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Getting Glasses in Chinese Posted by on Nov 6, 2017 in Vocabulary

My first trip to China was more than a decade ago. I didn’t know much about China back then, and I wasn’t sure what to expect. So before leaving I’ve packed myself properly: I purchased a good pair of walking shoes, a new camera and a pair of expensive sunglasses. I’m short-sighted, so I bought optical sunglasses with the best thin lenses and great protection. I chose wide frame and I looked cool. But less than a month after, I lost my expansive sunglasses to the Chinese grove thicket, while riding the cable car over the Western Hills in Kunming. The next vocabulary became handy right after while buying new glasses.

Glasses by Michael Chen from Flickr.com is licensed under CC BY 2.0

视力(shìlì) is a noun, meaning ‛sight’ or ‛vision’. 有的人视力很好(yǒu de rén shìlì hěn hǎo) some people have good eyesight. Unfortunately, some don’t see clearly 看不清楚 (kàn bù qīngchǔ). For example:

没有眼镜他看不清东西。

Méiyǒu yǎnjìng tā kàn bù qīng dōngxī.

Without glasses he sees things blurry.

我的眼看不清楚远处的东西。

Wǒ de yǎnjing kàn bù qīngchǔ yuǎn chǔ de dōngxī.

I don’t see far objects clearly.

有的人视力不好 (yǒu de rén shìlì bù hǎo) some people have bad eyesight, and they go to an eye doctor or an optician for vision test 视力检查 (shìlì jiǎnchá). The patient’s visual acuity is measured by identifying symbols from a chart hung at a standardized distance from the person whose vision being tested. There are different eye charts 视力表 (shìlì biǎo) in use. One of the famous ophthalmological charts contains rows of the letter “E” in various kinds of rotation. It’s called the E chart – E字视力表 (E zì shìlì biǎo).

The patient’s vision is tested one eye at the time. During the 视力检查 the doctor asks the patient to close one eye 闭上一只眼睛 (bì shàng yī zhī yǎnjing), and then the other. If the doctor uses his trail frame then he covers one of the patient’s eyes蒙起一只眼睛 (méng qǐ yī zhī yǎnjing), and then the other.

为了了解每一只眼睛真实视力,必须一个一个地检查才行。

Wèi le liǎojiě měi yī zhī yǎnjing zhēnshí shìlì, bìxū yīgè yīgè de jiǎnchá cái xíng.

To properly estimate the vision of every eye, it must be examined one by one.

我们先检查左眼的视力,你先把左眼蒙起了吧。

Wǒmen xiān jiǎnchá zuǒ yǎn de shìlì, nǐ xiān bǎ zuǒ yǎn méng qǐle ba.

We will first check the left eye vision, please cover the left eye.

Watch this episode of Peppa Pig taking a sight test in Chinese:

The 验光 (yànguāng) is a more profound examination. The 验光is an optometry check, and it’s not using chart, but electronic devices. The 验光 checks whether the patient suffers from myopia, hyperopia, astigmatism, or other eye refractive problems.

More than 40 percent of Chinese primary school children are wearing spectacles (according to a study published at The Telegraph in 2011). The pronunciation of the word ‛glasses’ 眼镜 (yǎnjìng) is very similar to the pronunciation of the word ‛eyes’ 眼睛 (yǎnjing). The only difference is the tone of the second syllable. It’s easier to distinguish between the two written characters: 睛for eyes means ‛eyeball’; 镜for glasses means ‛lens’ or ‛mirror’.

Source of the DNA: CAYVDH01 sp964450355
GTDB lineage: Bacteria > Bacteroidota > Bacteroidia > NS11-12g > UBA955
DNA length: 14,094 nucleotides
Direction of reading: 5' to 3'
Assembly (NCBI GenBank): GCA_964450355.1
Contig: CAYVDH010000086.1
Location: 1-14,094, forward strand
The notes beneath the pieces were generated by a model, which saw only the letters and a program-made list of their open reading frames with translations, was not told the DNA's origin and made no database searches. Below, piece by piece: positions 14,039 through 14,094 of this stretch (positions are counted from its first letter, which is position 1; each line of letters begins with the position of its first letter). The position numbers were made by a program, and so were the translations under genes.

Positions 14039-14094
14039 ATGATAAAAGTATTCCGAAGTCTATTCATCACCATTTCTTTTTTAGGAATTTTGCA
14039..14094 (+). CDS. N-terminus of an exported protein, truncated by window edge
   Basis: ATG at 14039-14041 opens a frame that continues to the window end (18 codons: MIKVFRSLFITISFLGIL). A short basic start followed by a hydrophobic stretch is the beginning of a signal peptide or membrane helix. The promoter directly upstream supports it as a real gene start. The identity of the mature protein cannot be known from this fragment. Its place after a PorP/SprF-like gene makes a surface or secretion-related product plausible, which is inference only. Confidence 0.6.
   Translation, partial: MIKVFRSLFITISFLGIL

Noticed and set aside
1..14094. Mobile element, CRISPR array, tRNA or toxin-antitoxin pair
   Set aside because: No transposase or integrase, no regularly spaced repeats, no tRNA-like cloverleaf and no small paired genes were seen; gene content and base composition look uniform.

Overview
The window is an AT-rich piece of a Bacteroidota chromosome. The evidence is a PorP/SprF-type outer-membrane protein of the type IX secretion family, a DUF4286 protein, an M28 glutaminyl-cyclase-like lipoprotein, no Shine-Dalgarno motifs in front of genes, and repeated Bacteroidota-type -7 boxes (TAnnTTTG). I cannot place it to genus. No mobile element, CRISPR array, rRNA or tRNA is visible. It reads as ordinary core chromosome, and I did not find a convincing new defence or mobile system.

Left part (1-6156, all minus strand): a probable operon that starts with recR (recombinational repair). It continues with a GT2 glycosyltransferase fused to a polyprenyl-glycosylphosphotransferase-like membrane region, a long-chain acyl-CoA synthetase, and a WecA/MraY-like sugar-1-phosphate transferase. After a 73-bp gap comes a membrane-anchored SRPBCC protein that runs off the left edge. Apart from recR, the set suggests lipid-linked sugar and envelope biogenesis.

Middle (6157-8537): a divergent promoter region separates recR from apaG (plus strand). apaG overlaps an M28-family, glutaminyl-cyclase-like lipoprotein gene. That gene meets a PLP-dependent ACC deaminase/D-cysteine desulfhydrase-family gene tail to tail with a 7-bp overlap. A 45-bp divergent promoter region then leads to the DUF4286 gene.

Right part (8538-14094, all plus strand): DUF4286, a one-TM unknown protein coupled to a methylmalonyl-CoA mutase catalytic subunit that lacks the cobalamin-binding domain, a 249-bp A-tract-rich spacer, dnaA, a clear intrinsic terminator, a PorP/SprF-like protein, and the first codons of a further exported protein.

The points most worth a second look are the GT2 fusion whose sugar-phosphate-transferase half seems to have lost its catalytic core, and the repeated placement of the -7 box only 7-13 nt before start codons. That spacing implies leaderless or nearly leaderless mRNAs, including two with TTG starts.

The verb to use with glasses is 戴 (dài). 戴 means ‛to wear’, and it specific to glasses. The Chinese language has another verb meaning to wear – 穿 (chuān). 穿 is for clothes, shoes and jewelry; 穿衣服 (chuān yīfú) means to wear clothes, 穿鞋子 (chuān xiézi) means to put on shoes. While 戴 is the verb to use for wearing glasses and small ornaments. For example:

大夫给我做了视力检查,他说我需要戴眼镜。

Dàifu gěi wǒ zuòle shìlì jiǎnchá, tā shuō wǒ xūyào dài yǎnjìng.

The doctor checked my vision, he said I need glasses.

我喜欢戴墨镜。

Wǒ xǐhuān dài mòjìng.

I like wearing sunglasses.

The Chinese language uses measure words to count nouns and actions. Every noun has its specific measure word. 双 (shuāng), for example, is the measure word for pairs; 张 (zhāng) is for flat objects; 瓶 (píng) for bottles; etc. The measure word of glasses is 副 (fù).

一副眼镜

Yī fù yǎnjìng

A pair of glasses

副眼镜多少钱?

zhè fù yănjìng duōshăo qián?

How much for these glasses?

我想配一副新眼镜。

Wǒ xiǎng pèi yī fù xīn yǎnjìng.

I want to get a new pair of glasses.

The second verb in the sentence above is 配 (pèi). 配 means ‛to match’ or ‛to fit’, and according to the context it can include the all process of getting a pair of new glasses. If you 看不清楚 you go to the optometrist for a 视力检查. If your 视力不好and you should 戴prescription glasses, then it’s time to buy a new pair of 眼镜 – the proper lens and the frame that fits you. All this procedure called 配镜.

配镜分为验光、挑选镜片、挑选镜架。

Pèi jìng fēn wéi yànguāng, tiāoxuǎn jìngpiàn, tiāoxuǎn jìng jià.

The procedure of getting glasses is divided to optometry check, lens choosing and frame choosing.

配不好眼镜更伤眼。

Pèi bù hǎo yǎnjìng gèng shāng yǎn.

Getting glasses that aren’t properly fit could hurt your eyes more.

配眼镜之前需要检查一下视力。

Pèi yǎnjìng zhīqián xūyào jiǎnchá yīxià shìlì.

Before matching glasses it necessary to take an eye test.

每次配镜前都要重新验光。

Měi cì pèi jìng qián dōu yào chóngxīn yànguāng.

Every time before getting new glasses you should re-take the optometry check.

Nowadays glasses are fashionable and comfortable, but they are still medically necessary, and sometimes can be irritating. Watch this video about 9 annoying thins only glasses wearers experience:

Text vocabulary

视力shìlì = sight, vision

视力检查 shìlì jiǎnchá = vision test

视力表 shìlì biǎo = eye chart

眼睛 yǎnjing = eye, eyes

只zhī = measure word for eyes

验光 yànguāng = optometry check

眼镜 yǎnjìng = glasses, spectacles

副fù = measure word for glasses

戴 dài = to wear glasses

墨镜mòjìng = sunglasses

配镜pèi jìng = to get glasses

 

好好学习,天天向上



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